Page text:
Wednesday, October 31, 2007

With a Song in My Heart

Sorry I've been out of the loop. It's because I haven't been home for quite awhile so I haven't been able to post. Tonight I'm posting on the "off" day. Isn't Halloween always some kind of an off day?

Over the past several weeks I've been carrying a project around with me that has been very cathartic and inspirational. I would encourage all of you to try it.

Taking one of those tiny "put in your pocket" church hymn books and a notebook, I've been copying lines out of the hymns that have some special meaning to me. Then I am combining the various lines without adding any extra words and making some kind of message or talk out of the words found in the hymns. There is an accompanist who is working up background music to play while I read the text.

There is great power in the words of the hymns. Sometimes I sit weeping as I write lines like: "Prayer is the contrite sinner's voice returning from his ways, while angels in their songs rejoice and cry, 'Behold, he prays!'"

Many times I find hidden treasures in the unfamiliar hymns, or in the un-sung verses of the familiar songs. "Restore my dear Savior the light of thy face. Thy soul cheering comfort impart. And let the sweet longing for thy Holy Place bring hope to my desolate heart."

Why am I doing this? I really have no idea. Nobody asked me to do it. I just wanted to see if I could.

I think we've basically come to the point in many of our lives where we need an excuse to follow spiritual promptings. We want an assignment to justify taking time out of our busy lives to feast upon things of the spirit. I am a very busy person, but I find if I heed the spiritual nudges, I receive an uplift and more energy to deal with all the necessary things I have to do. And so right now I am copying lines out of the hymns and feeding my soul.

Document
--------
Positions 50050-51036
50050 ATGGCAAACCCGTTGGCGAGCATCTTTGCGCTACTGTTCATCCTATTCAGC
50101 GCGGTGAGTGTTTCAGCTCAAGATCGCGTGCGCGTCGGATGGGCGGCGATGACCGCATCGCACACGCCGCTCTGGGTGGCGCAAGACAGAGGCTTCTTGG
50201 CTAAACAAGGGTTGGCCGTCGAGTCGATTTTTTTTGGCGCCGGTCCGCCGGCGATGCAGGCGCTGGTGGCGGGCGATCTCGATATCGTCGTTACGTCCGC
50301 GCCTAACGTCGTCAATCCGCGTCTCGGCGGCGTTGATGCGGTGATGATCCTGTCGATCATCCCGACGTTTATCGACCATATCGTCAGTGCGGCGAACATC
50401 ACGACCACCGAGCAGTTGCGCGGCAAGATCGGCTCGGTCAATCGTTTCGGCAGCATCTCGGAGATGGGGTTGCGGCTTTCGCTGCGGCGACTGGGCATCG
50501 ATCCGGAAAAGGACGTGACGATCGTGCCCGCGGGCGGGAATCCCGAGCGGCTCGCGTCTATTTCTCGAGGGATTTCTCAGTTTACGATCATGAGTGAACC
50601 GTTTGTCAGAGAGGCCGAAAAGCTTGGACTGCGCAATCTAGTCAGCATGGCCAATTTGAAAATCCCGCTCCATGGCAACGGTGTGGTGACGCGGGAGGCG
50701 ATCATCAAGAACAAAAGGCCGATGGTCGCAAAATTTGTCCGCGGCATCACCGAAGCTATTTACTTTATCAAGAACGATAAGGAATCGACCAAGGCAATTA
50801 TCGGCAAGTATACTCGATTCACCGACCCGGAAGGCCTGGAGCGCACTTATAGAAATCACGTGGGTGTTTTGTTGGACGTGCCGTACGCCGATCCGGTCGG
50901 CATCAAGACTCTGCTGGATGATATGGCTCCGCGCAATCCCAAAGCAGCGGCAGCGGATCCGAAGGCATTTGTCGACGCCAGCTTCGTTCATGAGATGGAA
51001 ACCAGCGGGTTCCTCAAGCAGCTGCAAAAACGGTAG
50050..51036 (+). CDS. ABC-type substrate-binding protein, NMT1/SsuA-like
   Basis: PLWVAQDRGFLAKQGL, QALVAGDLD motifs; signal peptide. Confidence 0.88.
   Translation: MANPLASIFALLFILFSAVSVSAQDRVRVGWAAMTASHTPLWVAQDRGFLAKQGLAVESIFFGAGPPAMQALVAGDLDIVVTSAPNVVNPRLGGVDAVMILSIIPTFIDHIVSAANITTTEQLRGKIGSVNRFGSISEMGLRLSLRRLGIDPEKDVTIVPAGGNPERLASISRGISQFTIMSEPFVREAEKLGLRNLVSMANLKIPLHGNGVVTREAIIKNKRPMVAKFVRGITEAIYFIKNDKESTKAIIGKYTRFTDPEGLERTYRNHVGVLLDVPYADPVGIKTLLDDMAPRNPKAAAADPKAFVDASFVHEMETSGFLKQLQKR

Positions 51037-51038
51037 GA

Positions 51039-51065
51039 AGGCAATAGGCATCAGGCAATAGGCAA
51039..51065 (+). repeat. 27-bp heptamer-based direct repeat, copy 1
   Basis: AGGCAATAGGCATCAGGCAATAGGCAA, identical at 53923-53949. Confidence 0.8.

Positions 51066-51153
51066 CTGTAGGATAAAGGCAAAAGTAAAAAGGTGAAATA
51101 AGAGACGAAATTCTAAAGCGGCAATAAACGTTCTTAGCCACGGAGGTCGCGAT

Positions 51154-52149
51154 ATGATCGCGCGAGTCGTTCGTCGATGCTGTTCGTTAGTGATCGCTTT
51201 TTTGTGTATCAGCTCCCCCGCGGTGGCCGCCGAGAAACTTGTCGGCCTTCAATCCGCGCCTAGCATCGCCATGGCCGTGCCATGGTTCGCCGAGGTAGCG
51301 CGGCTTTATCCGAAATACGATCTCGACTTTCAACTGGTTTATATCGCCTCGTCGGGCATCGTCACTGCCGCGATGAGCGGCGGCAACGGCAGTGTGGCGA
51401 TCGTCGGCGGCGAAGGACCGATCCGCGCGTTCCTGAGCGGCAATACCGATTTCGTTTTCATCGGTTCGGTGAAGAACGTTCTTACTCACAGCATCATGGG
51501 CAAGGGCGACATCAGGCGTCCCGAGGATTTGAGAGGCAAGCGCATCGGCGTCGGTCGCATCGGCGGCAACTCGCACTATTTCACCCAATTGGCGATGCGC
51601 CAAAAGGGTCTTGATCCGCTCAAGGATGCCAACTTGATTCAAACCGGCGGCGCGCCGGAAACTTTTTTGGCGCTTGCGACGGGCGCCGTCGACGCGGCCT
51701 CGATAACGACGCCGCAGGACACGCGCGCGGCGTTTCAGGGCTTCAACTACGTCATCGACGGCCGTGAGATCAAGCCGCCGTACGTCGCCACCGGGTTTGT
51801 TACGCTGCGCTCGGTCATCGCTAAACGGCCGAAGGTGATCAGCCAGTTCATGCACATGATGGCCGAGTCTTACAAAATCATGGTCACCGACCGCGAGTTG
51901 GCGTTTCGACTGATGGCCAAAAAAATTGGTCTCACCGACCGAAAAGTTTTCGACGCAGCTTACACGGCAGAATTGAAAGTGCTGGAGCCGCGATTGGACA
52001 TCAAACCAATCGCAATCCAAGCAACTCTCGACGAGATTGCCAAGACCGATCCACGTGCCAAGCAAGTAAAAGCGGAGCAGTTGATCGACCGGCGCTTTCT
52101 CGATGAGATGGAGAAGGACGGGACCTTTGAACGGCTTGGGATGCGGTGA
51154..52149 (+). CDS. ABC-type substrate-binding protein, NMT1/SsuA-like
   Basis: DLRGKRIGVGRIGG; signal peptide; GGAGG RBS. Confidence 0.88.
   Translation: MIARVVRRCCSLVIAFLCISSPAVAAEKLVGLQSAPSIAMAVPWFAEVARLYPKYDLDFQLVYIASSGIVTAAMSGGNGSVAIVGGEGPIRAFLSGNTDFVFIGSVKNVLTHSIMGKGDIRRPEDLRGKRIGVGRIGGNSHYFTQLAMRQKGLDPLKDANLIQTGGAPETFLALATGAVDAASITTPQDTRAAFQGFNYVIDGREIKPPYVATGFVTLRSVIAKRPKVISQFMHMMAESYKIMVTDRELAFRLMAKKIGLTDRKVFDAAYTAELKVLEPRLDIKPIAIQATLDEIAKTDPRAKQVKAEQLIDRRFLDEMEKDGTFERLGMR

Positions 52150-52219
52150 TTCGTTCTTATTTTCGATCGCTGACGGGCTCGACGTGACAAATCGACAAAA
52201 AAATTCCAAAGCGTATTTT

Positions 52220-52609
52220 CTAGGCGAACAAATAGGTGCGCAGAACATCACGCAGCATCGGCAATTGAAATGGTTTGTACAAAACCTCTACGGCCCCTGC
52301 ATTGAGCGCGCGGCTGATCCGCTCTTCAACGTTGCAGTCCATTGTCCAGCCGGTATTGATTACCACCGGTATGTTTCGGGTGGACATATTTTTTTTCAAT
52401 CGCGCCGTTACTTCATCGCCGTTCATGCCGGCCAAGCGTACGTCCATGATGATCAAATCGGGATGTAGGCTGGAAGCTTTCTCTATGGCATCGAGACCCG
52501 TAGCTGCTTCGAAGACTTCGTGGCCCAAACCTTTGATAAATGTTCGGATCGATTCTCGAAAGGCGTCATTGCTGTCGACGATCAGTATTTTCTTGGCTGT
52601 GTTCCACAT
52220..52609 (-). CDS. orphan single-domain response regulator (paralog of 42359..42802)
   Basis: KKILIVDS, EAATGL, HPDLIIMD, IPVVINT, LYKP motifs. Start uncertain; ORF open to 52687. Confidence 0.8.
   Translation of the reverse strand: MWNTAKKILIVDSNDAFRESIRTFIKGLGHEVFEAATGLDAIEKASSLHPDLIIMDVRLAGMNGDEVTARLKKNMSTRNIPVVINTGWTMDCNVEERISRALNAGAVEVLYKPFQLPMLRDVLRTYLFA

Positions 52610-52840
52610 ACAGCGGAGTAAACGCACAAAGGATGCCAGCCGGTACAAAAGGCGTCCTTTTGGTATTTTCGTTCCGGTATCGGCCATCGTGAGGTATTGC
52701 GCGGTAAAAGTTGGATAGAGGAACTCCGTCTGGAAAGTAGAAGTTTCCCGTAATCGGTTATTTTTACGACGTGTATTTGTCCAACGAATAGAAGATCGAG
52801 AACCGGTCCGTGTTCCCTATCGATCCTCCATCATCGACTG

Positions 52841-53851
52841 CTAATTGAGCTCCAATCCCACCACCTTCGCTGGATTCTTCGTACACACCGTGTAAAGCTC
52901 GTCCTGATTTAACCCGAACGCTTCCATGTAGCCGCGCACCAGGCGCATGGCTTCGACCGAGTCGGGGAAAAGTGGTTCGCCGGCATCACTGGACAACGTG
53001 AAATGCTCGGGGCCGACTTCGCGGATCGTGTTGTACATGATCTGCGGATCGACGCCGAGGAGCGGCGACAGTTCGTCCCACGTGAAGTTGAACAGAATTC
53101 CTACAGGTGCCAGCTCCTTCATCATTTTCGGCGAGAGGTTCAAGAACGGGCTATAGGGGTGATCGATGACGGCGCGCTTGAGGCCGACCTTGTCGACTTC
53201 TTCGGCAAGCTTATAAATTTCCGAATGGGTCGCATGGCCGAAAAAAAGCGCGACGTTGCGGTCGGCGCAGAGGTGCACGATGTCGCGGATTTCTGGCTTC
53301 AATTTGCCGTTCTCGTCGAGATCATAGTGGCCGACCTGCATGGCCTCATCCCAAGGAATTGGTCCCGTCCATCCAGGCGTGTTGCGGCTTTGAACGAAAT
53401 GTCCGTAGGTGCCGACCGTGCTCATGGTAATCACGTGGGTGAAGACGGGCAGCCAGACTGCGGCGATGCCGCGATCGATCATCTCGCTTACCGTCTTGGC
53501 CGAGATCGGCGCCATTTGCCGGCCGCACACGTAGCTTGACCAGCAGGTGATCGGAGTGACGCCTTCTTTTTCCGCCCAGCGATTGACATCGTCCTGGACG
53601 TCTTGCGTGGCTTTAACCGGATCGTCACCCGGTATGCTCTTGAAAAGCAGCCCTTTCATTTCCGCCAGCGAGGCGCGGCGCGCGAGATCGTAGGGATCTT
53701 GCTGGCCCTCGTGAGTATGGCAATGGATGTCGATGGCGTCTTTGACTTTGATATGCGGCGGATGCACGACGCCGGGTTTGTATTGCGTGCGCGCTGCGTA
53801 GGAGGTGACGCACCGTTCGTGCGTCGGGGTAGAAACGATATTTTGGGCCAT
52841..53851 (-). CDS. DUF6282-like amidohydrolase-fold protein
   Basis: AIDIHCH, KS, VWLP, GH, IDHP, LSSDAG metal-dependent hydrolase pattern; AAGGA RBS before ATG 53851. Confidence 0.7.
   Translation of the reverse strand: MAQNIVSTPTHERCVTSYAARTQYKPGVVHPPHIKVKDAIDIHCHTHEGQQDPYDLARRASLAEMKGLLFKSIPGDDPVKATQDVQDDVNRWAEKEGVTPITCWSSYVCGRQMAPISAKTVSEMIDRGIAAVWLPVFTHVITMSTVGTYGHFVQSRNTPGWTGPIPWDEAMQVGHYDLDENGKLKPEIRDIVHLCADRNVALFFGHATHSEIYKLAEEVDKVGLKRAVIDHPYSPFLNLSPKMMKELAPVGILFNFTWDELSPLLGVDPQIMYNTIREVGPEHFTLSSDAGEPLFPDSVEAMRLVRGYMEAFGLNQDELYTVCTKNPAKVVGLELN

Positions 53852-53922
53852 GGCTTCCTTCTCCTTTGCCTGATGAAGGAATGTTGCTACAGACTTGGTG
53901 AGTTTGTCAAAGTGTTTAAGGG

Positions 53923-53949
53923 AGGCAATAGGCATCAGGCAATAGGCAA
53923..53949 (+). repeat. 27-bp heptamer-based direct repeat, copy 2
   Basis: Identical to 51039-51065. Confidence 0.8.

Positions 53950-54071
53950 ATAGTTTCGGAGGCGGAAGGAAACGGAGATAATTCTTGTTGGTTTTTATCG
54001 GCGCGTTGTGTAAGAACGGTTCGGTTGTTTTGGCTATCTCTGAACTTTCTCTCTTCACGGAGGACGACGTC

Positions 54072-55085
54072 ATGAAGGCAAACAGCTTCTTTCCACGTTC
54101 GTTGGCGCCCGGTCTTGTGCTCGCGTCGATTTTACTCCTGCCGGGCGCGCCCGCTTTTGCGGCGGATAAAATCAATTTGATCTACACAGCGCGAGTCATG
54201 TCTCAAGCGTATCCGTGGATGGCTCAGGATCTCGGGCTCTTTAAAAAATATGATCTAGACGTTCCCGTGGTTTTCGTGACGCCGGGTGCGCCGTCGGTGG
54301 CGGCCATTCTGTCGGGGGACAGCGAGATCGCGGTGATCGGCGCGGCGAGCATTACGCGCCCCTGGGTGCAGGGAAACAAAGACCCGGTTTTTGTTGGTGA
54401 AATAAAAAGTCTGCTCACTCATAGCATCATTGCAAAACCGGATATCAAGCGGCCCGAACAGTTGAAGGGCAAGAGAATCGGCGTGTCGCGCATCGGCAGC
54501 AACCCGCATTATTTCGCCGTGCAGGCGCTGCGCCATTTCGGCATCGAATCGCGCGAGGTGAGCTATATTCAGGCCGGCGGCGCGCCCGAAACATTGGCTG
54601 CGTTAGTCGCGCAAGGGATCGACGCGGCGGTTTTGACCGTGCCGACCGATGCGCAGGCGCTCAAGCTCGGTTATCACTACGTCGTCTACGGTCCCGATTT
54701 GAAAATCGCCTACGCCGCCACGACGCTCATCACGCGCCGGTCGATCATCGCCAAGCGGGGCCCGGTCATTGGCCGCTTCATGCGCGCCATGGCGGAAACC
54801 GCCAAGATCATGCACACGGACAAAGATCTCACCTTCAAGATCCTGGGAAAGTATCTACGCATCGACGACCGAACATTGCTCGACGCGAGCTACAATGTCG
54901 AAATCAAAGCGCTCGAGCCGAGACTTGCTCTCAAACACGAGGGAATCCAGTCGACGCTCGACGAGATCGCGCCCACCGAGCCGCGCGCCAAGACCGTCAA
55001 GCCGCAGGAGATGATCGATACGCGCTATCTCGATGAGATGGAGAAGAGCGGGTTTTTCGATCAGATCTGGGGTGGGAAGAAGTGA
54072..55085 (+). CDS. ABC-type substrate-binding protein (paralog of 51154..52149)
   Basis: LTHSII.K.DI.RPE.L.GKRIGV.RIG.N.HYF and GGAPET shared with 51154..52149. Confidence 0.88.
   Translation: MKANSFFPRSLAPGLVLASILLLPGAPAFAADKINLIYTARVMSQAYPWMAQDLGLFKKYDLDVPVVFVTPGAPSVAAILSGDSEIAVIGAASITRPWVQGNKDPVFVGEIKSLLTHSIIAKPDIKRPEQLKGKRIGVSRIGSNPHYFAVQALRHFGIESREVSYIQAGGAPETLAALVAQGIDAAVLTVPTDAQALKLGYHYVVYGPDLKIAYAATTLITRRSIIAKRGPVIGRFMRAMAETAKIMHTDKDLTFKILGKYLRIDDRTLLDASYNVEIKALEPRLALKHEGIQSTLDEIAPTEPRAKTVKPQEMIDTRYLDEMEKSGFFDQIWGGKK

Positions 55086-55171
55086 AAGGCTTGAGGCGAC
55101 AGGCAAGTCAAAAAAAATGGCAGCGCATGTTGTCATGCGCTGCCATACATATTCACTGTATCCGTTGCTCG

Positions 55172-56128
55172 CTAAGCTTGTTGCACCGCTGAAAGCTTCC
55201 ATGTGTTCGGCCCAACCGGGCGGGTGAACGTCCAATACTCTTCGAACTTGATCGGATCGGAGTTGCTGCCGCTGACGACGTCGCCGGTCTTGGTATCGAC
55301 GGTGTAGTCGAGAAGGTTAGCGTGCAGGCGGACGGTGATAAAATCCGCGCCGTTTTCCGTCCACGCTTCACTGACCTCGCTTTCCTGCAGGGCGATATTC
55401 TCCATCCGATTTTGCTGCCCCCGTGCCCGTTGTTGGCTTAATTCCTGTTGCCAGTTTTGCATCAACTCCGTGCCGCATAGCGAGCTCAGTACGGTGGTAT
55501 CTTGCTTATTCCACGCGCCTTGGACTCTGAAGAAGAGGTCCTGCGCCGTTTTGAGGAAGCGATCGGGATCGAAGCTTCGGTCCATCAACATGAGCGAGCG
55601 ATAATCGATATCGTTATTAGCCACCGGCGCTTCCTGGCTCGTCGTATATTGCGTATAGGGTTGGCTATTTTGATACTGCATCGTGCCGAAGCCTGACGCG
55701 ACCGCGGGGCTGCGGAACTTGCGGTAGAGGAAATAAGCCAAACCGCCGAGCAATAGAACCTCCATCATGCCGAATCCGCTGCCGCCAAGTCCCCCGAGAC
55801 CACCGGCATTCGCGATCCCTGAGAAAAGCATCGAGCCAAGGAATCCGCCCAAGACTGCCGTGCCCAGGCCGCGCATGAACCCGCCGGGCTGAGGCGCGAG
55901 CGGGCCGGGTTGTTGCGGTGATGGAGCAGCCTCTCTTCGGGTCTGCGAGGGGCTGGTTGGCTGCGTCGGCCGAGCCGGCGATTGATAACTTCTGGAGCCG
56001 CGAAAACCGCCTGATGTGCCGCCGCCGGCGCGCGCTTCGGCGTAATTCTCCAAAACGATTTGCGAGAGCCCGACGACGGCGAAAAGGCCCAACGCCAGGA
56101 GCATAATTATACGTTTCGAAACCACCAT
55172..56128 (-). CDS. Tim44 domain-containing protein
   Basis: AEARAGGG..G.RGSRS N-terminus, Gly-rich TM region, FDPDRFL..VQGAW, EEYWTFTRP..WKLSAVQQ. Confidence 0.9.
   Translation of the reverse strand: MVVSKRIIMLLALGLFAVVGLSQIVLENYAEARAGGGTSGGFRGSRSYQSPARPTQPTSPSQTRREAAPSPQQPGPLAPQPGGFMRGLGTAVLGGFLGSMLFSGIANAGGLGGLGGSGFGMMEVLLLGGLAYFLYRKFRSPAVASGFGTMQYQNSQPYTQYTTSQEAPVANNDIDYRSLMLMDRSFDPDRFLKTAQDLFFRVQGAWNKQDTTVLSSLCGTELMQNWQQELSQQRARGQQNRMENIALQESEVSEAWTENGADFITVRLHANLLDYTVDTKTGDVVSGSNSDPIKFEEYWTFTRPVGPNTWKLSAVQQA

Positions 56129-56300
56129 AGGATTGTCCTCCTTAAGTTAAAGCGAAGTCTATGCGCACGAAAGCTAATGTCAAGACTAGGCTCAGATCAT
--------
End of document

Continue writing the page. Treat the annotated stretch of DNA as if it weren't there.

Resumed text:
Friday, October 26, 2007

Jilted Writers Contest

Just for fun, I'm running a Jilted Writers Contest. Send in your best (or worst) rejection letter. Winners will receive wonderful prizes like bookmarks. See my blog: for details. So far the entries are hilarious.

But if yours is a tear-jerker, don't hesitate to send it, too.

Thursday, October 25, 2007

Though My Talents May Be Small

One of the many things on my desk--that actually belongs there--is a framed quote by President Hinckley, from a talk called I Believe. One part of the quote says, "My talents may not be great, but I can use them to bless the lives of others." The quote goes on, but ends like this: "I believe in the principle that I can make a difference in this world. It may be ever so small. But it will count for the greater good. The goodness of the world in which we live is the accumulated goodness of many small and seemingly inconsequential acts."